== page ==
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In Scala, the PartialFunction[A, B] class is derived from type Function[A, B] (see Scala Reference, 12.3.3). However, this seems counterintuitive to me, since a Function (which needs to be defined for all A) has more stringent requirements than a PartialFunction, which can be undefined at some places.

The problem I've came accross was that when I have a partial function, I cannot use a Function to extend the partial function. Eg. I cannot do:

(pf orElse (_)=>"default")(x)

(Hope the syntax is at least remotely right)

Why is this subtyping done reversely? Are there any reasons that I've overlooked, like the fact that the Function types are built-in?

BTW, it would be also nice if Function1 :> Function0 so I needn't have the dummy argument in the example above :-)

Edit to clarify the subtyping problem

The difference between the two approaches can be emphasized by looking at two examples. Which of them is right?


val zeroOne : PartialFunction[Float, Float] = { case 0 => 1 }
val sinc = zeroOne orElse ((x) => sin(x)/x) // should this be a breach of promise?


def foo(f : (Int)=>Int) {
val bar = new PartialFunction[Int, Int] {
  def apply(x : Int) = x/2
  def isDefinedAt(x : Int) = x%2 == 0
foo(bar) // should this be a breach of promise?
share|improve this question
Has this question been answered or is it still open? –  James Iry Jun 18 '09 at 13:24
I don't know. I'm considering closing it, because I think it would be happier in some mailing list or something... –  jpalecek Jun 24 '09 at 23:42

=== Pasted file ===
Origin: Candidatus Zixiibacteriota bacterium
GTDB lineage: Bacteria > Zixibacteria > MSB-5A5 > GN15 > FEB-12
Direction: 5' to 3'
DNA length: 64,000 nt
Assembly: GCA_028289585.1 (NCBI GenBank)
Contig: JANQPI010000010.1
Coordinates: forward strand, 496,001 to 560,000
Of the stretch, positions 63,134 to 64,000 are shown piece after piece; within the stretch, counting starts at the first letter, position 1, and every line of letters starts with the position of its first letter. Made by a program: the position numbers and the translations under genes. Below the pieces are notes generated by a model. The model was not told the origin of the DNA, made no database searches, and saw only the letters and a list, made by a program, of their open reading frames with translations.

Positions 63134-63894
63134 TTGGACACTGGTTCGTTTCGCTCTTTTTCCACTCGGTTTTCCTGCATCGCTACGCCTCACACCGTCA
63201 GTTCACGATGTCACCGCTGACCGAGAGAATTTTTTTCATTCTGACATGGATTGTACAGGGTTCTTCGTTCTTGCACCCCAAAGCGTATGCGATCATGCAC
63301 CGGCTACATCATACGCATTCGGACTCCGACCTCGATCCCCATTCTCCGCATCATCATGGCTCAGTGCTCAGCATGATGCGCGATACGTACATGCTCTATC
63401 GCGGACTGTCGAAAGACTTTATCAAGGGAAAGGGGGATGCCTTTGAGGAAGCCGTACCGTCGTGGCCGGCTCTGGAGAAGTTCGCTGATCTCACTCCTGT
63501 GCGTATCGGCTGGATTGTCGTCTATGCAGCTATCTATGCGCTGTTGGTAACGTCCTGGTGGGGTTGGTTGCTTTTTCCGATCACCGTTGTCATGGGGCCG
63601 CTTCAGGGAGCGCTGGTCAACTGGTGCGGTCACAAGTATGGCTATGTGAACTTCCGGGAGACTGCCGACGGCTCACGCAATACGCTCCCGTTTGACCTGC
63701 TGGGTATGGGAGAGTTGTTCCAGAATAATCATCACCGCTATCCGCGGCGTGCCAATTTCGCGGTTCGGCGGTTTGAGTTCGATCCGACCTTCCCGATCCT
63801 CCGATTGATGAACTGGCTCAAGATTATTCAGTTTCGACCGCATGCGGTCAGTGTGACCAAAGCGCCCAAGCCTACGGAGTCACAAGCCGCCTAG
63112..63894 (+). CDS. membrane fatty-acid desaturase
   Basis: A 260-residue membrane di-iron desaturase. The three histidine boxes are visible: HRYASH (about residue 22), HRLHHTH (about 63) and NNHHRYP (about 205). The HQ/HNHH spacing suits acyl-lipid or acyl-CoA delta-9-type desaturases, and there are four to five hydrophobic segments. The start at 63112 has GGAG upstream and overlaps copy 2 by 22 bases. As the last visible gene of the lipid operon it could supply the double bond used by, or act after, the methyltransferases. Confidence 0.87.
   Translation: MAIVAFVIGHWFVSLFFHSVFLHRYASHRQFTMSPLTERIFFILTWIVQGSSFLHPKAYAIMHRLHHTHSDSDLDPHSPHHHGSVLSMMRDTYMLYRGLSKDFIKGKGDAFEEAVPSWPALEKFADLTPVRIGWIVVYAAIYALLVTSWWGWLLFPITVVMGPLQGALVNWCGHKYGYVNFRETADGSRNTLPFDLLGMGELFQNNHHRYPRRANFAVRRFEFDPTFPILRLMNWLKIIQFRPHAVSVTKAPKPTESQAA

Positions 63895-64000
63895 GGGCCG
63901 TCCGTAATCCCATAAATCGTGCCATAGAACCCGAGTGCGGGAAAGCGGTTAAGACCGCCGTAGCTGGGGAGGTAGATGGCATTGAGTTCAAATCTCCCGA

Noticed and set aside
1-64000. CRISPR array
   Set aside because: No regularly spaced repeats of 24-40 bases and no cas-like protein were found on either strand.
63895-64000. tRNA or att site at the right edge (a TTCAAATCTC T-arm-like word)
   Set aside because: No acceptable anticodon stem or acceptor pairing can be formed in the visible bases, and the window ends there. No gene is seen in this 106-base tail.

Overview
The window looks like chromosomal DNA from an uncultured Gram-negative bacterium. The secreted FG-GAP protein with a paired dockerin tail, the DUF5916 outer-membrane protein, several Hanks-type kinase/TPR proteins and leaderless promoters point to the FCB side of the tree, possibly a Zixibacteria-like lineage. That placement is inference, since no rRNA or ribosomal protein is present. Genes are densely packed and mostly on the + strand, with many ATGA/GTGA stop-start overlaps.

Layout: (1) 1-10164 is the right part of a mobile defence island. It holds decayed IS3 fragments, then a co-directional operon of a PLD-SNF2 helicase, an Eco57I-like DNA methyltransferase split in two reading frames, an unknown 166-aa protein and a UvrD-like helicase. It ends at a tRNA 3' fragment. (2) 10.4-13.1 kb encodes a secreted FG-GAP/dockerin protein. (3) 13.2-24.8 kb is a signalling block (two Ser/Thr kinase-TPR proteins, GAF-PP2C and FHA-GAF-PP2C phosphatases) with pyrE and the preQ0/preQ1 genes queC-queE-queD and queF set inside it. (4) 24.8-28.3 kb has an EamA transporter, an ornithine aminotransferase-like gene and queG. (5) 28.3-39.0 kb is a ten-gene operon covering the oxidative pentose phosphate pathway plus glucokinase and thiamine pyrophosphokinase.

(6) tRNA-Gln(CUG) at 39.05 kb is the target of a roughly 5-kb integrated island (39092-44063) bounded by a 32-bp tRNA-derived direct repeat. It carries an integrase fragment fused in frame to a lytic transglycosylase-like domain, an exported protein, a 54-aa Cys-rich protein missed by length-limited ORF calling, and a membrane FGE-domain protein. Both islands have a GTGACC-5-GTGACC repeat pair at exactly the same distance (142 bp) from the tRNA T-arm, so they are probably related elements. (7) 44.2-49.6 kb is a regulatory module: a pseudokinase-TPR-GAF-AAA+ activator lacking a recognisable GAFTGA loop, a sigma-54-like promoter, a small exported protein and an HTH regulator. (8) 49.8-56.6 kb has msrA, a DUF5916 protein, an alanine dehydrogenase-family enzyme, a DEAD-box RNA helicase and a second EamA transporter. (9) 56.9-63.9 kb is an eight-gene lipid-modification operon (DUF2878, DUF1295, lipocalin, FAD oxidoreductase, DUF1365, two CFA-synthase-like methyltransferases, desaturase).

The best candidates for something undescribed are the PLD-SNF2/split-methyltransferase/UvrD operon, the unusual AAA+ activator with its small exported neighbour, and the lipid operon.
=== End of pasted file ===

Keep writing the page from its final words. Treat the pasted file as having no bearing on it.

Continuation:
2 Answers 2

Because in Scala (as in any Turing complete language) there is no guarantee that a Function is total.

val f = {x : Int => 1 / x}

That function is not defined at 0. A PartialFunction is just a Function that promises to tell you where it's not defined. Still, Scala makes it easy enough to do what you want

def func2Partial[A,R](f : A => R) : PartialFunction[A,R] = {case x => f(x)}

val pf : PartialFunction[Int, String] = {case 1 => "one"} 

val g = pf orElse func2Partial{_ : Int => "default"}

scala> g(1)
res0: String = one

scala> g(2)
res1: String = default

If you prefer, you can make func2Partial implicit.

share|improve this answer
That point would be valid, if PartialFunction would really make a promise to tell where it's undefined. However, I'm not convinced this is really true. The Reference says a PartialFunction is a Function undefined at some points. I don't think it means a function like { case x:Int => 1/x } is invalid (because it fails to fulfill the promise), just that the exception is its intended behaviour. –  jpalecek May 31 '09 at 20:05
Formally speaking f(x) = 1/x is a partial function if the domain includes 0. Since Scala's type system doesn't let you say "Int except 0" then what I wrote is a partial function. It's just not a PartialFunction object because it doesn't have a method to tell callers where it is and isn't defined. –  James Iry May 31 '09 at 23:34
Scala can't force you to not lie in your isDefinedAt method. So Scala considers your PartialFunction "valid" but users will be irritated that you didn't do it "properly." scala> val pf : PartialFunction[Any,Int] = {case x : Int if x != 0 => 1/x} pf: PartialFunction[Any,Int] = <function> scala> pf.isDefinedAt("hello") res2: Boolean = false scala> pf.isDefinedAt(0) res3: Boolean = false scala> pf.isDefinedAt(1) res4: Boolean = true –  James Iry Jun 4 '09 at 13:59